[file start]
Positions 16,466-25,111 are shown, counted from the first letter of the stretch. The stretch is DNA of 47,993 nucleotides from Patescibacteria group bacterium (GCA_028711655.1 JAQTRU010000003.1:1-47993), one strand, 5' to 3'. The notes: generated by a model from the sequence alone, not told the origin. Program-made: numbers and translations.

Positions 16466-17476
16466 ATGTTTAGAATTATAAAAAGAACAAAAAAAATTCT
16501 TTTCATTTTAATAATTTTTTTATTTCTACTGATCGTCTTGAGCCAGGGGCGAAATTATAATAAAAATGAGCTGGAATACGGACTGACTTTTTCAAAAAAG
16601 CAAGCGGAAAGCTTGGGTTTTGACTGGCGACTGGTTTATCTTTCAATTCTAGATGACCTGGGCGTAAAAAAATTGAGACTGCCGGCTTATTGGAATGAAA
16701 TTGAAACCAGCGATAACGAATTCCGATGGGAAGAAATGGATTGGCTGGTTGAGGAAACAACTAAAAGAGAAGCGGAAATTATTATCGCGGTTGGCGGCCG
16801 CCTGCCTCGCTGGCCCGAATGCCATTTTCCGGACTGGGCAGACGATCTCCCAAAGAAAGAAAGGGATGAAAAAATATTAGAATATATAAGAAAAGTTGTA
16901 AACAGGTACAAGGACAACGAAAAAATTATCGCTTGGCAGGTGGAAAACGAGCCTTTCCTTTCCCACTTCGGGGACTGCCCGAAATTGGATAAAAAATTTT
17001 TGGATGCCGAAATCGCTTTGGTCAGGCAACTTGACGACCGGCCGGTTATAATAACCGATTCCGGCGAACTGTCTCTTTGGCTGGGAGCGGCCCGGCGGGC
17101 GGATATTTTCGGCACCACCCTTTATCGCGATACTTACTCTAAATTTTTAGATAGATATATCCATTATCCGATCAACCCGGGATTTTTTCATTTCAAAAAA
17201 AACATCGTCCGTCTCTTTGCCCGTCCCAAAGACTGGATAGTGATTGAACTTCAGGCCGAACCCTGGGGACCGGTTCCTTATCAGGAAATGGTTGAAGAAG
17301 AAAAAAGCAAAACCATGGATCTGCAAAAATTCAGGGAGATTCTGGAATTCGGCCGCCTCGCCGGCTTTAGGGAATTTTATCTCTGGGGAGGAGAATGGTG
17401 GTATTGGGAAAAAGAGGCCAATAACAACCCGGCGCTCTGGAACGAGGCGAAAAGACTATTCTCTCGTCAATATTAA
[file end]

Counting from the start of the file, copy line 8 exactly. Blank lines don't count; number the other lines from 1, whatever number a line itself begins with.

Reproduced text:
16901 AACAGGTACAAGGACAACGAAAAAATTATCGCTTGGCAGGTGGAAAACGAGCCTTTCCTTTCCCACTTCGGGGACTGCCCGAAATTGGATAAAAAATTTT